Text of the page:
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WDI, U-M Poverty Solutions Hosts Inclusive Fintech Pioneer Collins
February 17 @ 5:00 pm - 6:00 pm
Traditional surveys and questionnaires can be imprecise methods for understanding the needs and motivations of low-income and vulnerable populations. In a Feb. 17 virtual discussion, acclaimed author and entrepreneur Daryl Collins will explore how technology can help researchers, nonprofits and businesses engage and serve these communities around the world.
During the talk, Collins will share examples of how her company, Decodis, is using technology to collect and analyze qualitative data in a more scalable and lower-cost manner. Collins will share examples of collecting data using WhatsApp audio responses to understand changes in gender norms and assessing Google Play reviews of digital lending apps in India. In both examples, Collins will share how she and her team used Natural Language Processing (NLP) – a common market tool – to detect key topics and phrases to unpack the meaning of the responses. She’ll also share how she and her team analyzed speech signals (such as pitch, duration of responses and voice modulation) in the audio files to determine whether the respondent was engaged in their responses, when the respondent was unsure, and when the respondent gave them a “canned response” — i.e., telling the researchers what he/she thought the researchers wanted to hear.
The William Davidson Institute (WDI) and the University of Michigan’s Poverty Solutions are co-sponsoring the talk, which begins at 5 p.m. is free and open to the public.
As a pioneer working at the intersection of finance and human vulnerability, Collins has built a broad portfolio of work with financial service providers, foundations, bilateral donors and governments. Collins’ work is grounded in a deep understanding of the financial lives of individuals. She is the author of the ground-breaking “Portfolios of the Poor” and creator of the Financial Diaries, a research tool used in over 10 countries, including South Africa, Kenya, Mozambique and Tanzania.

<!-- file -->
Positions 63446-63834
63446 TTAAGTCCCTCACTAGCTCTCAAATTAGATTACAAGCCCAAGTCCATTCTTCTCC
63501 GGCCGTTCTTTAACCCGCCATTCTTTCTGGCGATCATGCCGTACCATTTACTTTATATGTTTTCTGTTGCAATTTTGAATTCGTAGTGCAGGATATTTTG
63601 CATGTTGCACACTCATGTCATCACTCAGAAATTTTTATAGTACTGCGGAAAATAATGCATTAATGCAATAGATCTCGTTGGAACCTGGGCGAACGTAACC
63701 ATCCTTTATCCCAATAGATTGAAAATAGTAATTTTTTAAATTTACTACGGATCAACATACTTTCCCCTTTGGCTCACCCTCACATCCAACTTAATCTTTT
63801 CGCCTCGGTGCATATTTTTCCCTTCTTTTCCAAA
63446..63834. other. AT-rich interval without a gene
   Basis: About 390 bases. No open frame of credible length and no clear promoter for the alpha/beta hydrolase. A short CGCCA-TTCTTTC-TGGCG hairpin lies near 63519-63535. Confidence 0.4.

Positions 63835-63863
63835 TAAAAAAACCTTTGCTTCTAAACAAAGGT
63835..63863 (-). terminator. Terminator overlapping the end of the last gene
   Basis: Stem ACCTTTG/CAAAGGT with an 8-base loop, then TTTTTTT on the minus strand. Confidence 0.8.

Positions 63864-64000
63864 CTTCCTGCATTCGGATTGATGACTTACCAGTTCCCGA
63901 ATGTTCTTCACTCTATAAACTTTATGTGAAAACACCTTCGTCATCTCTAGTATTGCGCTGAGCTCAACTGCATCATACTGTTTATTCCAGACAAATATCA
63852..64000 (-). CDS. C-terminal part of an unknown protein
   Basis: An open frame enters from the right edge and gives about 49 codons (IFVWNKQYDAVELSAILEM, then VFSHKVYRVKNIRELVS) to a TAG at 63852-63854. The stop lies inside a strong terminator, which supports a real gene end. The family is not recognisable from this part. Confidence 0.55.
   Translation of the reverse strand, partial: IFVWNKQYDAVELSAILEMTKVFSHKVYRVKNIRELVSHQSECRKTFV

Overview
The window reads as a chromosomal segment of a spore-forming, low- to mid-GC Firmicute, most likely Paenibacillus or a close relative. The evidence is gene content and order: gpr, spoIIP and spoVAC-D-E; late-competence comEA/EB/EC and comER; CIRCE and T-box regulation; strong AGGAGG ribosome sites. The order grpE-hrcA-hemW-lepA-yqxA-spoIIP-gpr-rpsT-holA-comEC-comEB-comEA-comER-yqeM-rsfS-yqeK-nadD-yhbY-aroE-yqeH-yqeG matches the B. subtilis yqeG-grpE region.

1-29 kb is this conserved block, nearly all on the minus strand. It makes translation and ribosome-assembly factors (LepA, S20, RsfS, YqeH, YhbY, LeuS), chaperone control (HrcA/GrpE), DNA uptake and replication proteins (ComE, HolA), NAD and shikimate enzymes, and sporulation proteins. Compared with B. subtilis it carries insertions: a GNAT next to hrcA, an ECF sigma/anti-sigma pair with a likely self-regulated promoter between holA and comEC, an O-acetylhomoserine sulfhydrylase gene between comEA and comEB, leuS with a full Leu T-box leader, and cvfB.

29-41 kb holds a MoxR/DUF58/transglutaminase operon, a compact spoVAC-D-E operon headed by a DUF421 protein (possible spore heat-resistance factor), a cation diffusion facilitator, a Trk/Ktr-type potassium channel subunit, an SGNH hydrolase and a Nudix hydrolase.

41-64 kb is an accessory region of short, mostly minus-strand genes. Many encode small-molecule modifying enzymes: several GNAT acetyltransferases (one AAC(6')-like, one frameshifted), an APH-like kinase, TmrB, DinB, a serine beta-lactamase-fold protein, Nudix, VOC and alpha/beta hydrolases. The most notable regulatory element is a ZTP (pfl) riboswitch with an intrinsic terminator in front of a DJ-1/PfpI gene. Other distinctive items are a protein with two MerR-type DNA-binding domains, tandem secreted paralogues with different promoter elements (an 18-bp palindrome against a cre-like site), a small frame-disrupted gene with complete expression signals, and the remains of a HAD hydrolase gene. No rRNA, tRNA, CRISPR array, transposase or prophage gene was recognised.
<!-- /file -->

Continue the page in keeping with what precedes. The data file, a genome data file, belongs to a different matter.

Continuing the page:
People living at or near poverty levels are less likely to speak their minds when responding to surveys and other efforts to collect data. This hesitancy is understandable, but it also creates a real challenge for researchers, enterprises and policymakers to better understand their needs, said Heather Esper, Director of WDI’s Performance Measurement & Improvement group.
“Daryl Collins is truly a pioneer in collecting and analyzing data to better understand the lives of low-income and vulnerable individuals at scale,” Esper said. “The qualitative methods she uses shed more light on what individuals are saying by accounting for how they say it.”
Collins recently established Decodis with a team of linguists and Natural Language Processing data scientists. Decodis seeks to advance scale and robustness in qualitative research techniques by providing tech-led consumer research methods that are insightful, scalable and low cost. The Decodis team is currently working on a range of projects across a breadth of countries, languages and sectors to explore new ways of both collecting and analyzing open-end response data.
Collins holds bachelor’s and master’s degrees in economics from the London School of Economics and a Ph.D. from New York University. She spent the last decade as Managing Director and CEO of BFA, a niche financial inclusion consulting practice with offices in Boston, New York, Nairobi, Accra, New Delhi and Medellin.